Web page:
• da_rule
    • By da_rule 13th Feb 18, 12:49 PM
    • 2,572 Posts
    • 2,272 Thanks
    da_rule
    • #5
    • 13th Feb 18, 12:49 PM
    • #5
    • 13th Feb 18, 12:49 PM
    As the seller is not yet a freeholder, they could serve a statutory lease extension notice on the current freeholder. This will start the statutory process to add 90 years to the lease.


    You would not be able to do this on completion as you have to have been a leaseholder for 2 years. However, assuming the seller has, he can start the process then assign it to you.


    The things to be careful of are that you become liable for the freeholders legal costs and it will be the seller that will be suggesting how much to pay for the lease extension (although you could agree this between yourselves beforehand).
    • kingstreet
    • By kingstreet 13th Feb 18, 1:16 PM
    • 33,180 Posts
    • 17,916 Thanks
    kingstreet
    • #6
    • 13th Feb 18, 1:16 PM
    • #6
    • 13th Feb 18, 1:16 PM
    It's very, very unlikely that a lender would offer a mortgage on this property.
    Originally posted by eddddy
    I did a 56 a few years ago.

    A few lenders offer mortgage term plus thirty, so 25 + 30 worked. We bought the freehold a couple of years later.
    I am a mortgage broker. You should note that this site doesn't check my status as a Mortgage Adviser, so you need to take my word for it. This signature is here as I follow MSE's Mortgage Adviser Code of Conduct. Any posts on here are for information and discussion purposes only and shouldn't be seen as financial advice. Please do not send PMs asking for one-to-one-advice, or representation.
    • clarkeycat
    • By clarkeycat 13th Feb 18, 1:58 PM
    • 3 Posts
    • 0 Thanks
    clarkeycat
    • #7
    • 13th Feb 18, 1:58 PM
    • #7
    • 13th Feb 18, 1:58 PM
    Thanks for the feedback everyone, much appreciated.

    It's very, very unlikely that a lender would offer a mortgage on this property.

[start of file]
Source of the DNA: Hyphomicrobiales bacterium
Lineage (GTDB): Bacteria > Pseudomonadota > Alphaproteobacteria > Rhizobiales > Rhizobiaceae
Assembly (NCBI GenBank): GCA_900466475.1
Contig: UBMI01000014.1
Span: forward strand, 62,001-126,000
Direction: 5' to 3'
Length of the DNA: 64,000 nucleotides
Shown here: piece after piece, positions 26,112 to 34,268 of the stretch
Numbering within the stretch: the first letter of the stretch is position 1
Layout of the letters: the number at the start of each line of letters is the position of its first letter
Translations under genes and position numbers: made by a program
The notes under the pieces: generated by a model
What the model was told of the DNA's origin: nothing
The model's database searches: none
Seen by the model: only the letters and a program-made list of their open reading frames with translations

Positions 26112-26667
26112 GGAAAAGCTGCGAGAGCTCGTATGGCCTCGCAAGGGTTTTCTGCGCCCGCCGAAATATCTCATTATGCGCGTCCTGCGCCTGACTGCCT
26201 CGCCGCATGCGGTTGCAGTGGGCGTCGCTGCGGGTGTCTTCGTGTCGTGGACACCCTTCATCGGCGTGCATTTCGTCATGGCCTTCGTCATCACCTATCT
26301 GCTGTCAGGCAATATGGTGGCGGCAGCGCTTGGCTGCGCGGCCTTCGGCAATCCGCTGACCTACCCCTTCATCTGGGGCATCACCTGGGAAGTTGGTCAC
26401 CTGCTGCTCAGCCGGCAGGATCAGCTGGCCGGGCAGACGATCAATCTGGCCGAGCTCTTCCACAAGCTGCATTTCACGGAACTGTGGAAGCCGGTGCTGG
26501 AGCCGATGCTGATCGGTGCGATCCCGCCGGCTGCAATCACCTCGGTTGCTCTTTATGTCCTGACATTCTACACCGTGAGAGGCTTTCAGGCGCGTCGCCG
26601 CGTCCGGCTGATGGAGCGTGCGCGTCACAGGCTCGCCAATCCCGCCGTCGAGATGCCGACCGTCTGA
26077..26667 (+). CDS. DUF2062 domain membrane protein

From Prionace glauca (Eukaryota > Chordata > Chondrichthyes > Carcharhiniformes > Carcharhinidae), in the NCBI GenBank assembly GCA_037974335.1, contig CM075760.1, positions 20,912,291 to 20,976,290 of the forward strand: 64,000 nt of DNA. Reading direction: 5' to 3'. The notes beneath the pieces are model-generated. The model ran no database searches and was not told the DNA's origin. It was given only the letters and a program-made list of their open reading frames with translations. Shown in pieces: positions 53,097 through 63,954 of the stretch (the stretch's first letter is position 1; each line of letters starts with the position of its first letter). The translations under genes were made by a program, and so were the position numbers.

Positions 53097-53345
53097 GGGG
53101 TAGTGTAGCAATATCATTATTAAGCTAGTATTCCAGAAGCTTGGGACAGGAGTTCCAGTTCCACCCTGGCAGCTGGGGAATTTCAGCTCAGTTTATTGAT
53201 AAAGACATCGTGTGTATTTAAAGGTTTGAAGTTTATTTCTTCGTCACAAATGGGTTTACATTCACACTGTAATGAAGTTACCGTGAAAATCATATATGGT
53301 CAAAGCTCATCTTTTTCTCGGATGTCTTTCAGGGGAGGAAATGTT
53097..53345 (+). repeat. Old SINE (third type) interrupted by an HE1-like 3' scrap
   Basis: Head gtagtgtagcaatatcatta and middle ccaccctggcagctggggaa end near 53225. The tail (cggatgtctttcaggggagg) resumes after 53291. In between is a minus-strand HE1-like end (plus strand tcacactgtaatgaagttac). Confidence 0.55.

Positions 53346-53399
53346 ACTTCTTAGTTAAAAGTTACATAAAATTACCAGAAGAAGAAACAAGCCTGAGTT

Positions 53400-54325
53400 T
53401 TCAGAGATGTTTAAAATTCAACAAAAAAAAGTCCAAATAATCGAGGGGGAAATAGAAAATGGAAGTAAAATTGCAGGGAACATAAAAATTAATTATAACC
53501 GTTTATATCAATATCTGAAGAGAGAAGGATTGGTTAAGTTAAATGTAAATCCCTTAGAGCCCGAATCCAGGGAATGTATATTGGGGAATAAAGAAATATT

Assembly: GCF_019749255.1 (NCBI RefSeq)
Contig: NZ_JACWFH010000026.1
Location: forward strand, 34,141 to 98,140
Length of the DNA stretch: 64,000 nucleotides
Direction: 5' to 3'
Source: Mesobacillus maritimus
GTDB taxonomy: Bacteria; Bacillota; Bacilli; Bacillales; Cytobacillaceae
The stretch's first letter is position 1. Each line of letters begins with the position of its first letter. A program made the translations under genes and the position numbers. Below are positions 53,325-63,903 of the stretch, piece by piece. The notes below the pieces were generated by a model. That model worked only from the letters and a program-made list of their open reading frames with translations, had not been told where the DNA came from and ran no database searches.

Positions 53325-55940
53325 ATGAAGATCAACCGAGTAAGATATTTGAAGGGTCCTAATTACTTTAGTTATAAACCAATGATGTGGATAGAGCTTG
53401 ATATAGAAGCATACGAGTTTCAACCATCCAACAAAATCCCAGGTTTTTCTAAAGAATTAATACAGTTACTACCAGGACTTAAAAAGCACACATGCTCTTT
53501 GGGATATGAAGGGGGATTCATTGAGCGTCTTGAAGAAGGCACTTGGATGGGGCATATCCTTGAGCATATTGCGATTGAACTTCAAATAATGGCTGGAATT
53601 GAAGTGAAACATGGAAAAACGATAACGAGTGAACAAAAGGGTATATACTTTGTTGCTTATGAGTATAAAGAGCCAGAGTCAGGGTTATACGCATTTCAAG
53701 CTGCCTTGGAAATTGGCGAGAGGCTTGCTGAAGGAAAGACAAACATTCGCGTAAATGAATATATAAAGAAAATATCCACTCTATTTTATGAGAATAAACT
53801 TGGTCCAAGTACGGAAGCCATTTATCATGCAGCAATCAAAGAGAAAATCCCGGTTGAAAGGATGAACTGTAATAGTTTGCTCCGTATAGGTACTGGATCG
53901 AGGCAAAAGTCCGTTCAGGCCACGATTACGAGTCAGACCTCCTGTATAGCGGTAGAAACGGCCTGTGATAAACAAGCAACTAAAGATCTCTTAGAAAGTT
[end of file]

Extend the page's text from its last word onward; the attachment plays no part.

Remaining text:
A cash buyer might come along, looking for a bargain - who's prepared to buy a flat with a 63 year lease at a very low price.
    That is what I feared - it does seem like a very slim chance that I'd get a mortgage on this.

    It's a slightly confusing situation. If I were in the vendor's position I would wait until the freehold has been transferred, and the lease extension was complete, then market the property. I'm guessing perhaps he is trying to drum up interest? As he must know that at this point, nobody would pay asking price for it.

    Perhaps he's looking for a cash buyer to take it at a discount as you mentioned, though this wouldn't seem very profitable unless he's in a very dire situation, which he doesn't seem to be.

    The things to be careful of are that you become liable for the freeholders legal costs and it will be the seller that will be suggesting how much to pay for the lease extension (although you could agree this between yourselves beforehand).
    Thank you for flagging that - doesn't seem like a situation I want to be in.

    I suppose I may be best off to keep looking, and put this on the back burner in the hope that the freehold/lease extension process moves forward to completion, then maybe I can get an offer in.